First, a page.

This article may be expanded with text translated from the corresponding article in German. (January 2019) Click [show] for important translation instructions. View a machine-translated version of the German article. Machine translation like DeepL or Google Translate is a useful starting point for translations, but translators must revise errors as necessary and confirm that the translation is accurate, rather than simply copy-pasting machine-translated text into the English Wikipedia. Consider adding a topic to this template: there are already 6,739 articles in the main category, and specifying|topic= will aid in categorization. Do not translate text that appears unreliable or low-quality. If possible, verify the text with references provided in the foreign-language article. You must provide copyright attribution in the edit summary accompanying your translation by providing an interlanguage link to the source of your translation. A model attribution edit summary is Content in this edit is translated from the existing German Wikipedia article at [[:de:Sozialistische Linkspartei]]; see its history for attribution. You should also add the template ((Translated|de|Sozialistische Linkspartei)) to the talk page. For more guidance, see Wikipedia:Translation.
Socialist Left Party
Sozialistische LinksPartei
LeaderSonja Grusch[1]
Founded2000 (2000)
HeadquartersPappenheimgasse 2/1
A-1200 Vienna
Revolutionary socialism
Political positionFar-left
International affiliationInternational Socialist Alternative
Website Edit this at Wikidata

The Socialist Left Party (German: Sozialistische LinksPartei, SLP) is a Trotskyist political party in Austria.[2] It is a section of International Socialist Alternative. The party originated in the 1980s, when the forerunner "Sozialistische Offensive Vorwärts" emerged from the far-left wing of the Socialist Youth of Austria. It later transformed itself during the protests against the participation of the FPÖ in the Austrian government in 2000 into the current SLP, forming itself as a party at a conference on January 30, 2000.[3] In 2002, it ran in federal elections for the Nationalrat; however, it was unable to win a seat.

The SLP has several professed goals as part of their party plan for reform: social justice on a national and global level; a stop to the neo-liberal government's spending cuts and privatisation schemes; gender equality and equality for LGBT persons; an end to Nazism, racism, and all forms of xenophobia; protection of the environment; as well as other topics relating to anti-globalisation. The party is also anti-EU on the basis of it serving only the interests of the ruling class. They however are in favour of a 'workers' EU' run in the interests of working people.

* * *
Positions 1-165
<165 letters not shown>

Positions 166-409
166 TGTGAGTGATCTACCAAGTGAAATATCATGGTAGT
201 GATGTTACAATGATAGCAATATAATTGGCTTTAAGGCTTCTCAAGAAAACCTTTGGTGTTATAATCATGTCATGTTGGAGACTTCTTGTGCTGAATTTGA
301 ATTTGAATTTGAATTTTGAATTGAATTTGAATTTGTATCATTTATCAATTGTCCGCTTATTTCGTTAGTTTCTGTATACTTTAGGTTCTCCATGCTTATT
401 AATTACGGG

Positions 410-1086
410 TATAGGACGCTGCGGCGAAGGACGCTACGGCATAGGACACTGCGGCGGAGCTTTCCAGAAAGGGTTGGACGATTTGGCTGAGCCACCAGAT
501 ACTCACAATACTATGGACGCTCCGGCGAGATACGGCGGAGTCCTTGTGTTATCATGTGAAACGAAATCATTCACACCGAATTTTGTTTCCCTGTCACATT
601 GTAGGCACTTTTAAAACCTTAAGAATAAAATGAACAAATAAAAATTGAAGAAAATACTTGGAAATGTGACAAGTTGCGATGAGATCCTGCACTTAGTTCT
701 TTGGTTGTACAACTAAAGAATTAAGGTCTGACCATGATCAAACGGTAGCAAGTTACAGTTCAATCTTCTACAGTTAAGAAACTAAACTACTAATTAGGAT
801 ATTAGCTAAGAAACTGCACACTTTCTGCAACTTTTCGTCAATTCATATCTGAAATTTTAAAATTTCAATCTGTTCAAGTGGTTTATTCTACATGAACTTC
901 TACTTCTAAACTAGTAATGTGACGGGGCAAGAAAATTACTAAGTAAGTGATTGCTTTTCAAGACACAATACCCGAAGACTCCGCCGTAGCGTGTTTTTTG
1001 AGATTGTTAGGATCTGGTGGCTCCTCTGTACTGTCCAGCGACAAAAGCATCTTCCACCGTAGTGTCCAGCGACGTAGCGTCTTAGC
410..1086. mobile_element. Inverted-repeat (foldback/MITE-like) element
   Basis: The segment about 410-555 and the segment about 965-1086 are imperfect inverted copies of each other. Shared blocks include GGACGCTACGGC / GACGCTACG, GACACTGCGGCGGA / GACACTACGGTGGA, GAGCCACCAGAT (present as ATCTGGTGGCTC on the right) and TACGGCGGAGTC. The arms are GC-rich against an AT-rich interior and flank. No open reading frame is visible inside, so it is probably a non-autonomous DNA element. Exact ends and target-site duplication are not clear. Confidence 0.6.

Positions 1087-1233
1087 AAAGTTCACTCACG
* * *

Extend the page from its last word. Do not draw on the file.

The SLP aims to help found an alternative to social democracy and what it terms the "bureaucratic-centralist" or "Stalinist" KPÖ. As a section of the Committee for a Workers' International it has a Trotskyist analysis which rejects Stalinism as well the cultural revolution approach of Maoism. It also rejects social democracy, which it believes has become bourgeois. The SLP defines itself as a young, revolutionary pro-labour party.

In 2001, the party stood in elections in Vienna and received 100 voters, 0.01% of the vote in communal elections of 2001. However, since the SLP put itself up for votes in only one district (Zentrum), this equates to relatively 0.18% of all votes. The party campaigned also in other districts such as Margareten, where it received 139 votes, which totals to 0.68% of all votes.

In communal elections of 2005, the party campaigned again in the districts of Zentrum and Margareten. It was able to raise its votes to 124 in Zentrum (0.24% or 0.02% for all of Vienna); however, it lost in Margareten (90 votes, 0.47%). Because the SLP ran against the KPÖ in Margareten, their presence could have contributed to the narrow miss for the KPÖ in entering the communal assembly there, with their tally of 2.22%. The SLP also ran in Favoriten (0.19%) and Brigittenau (0.28%); however, neither result was enough to qualify for a seat.


Socialist Left Party activists have been prominent in defending abortion rights. In 2003, after writing an article criticizing the methods of anti-abortion group Human Life International (HLI), SLP member Claudia Sorger was taken to court, but won her case on July 10, 2003.[4]

SLP members have also been prominent in a campaign at the Hellas Kagran football club against Martin Graf, a senior figure in the far-right FPÖ party, who was accused of using the training facilities for a party election rally. Lucia and Margarita Döller were suspended from playing for the club by an ally of Graf senior in the club for allegedly 'bringing the club into disrepute'. This included their participation in a demonstration against Graf being made the 3rd deputy speaker of Austrian parliament.

In addition, members of the AC Mauer U-18s, most prominently Sebastian Kugler, wore T-shirts protesting against this decision whilst warming up for a match against Hellas Kagran U-18s and were subsequently served with four-match suspensions by the Viennese Football Association. In a strange twist, the players were charged according to its rules regarding "racism and other prejudices", whilst the players facing disciplinary measures insist they were campaigning against a racist.

In the 2013 legislative election the party fielded a number of candidates that were legally unable to vote in Austria, in support of refugees.[5][6]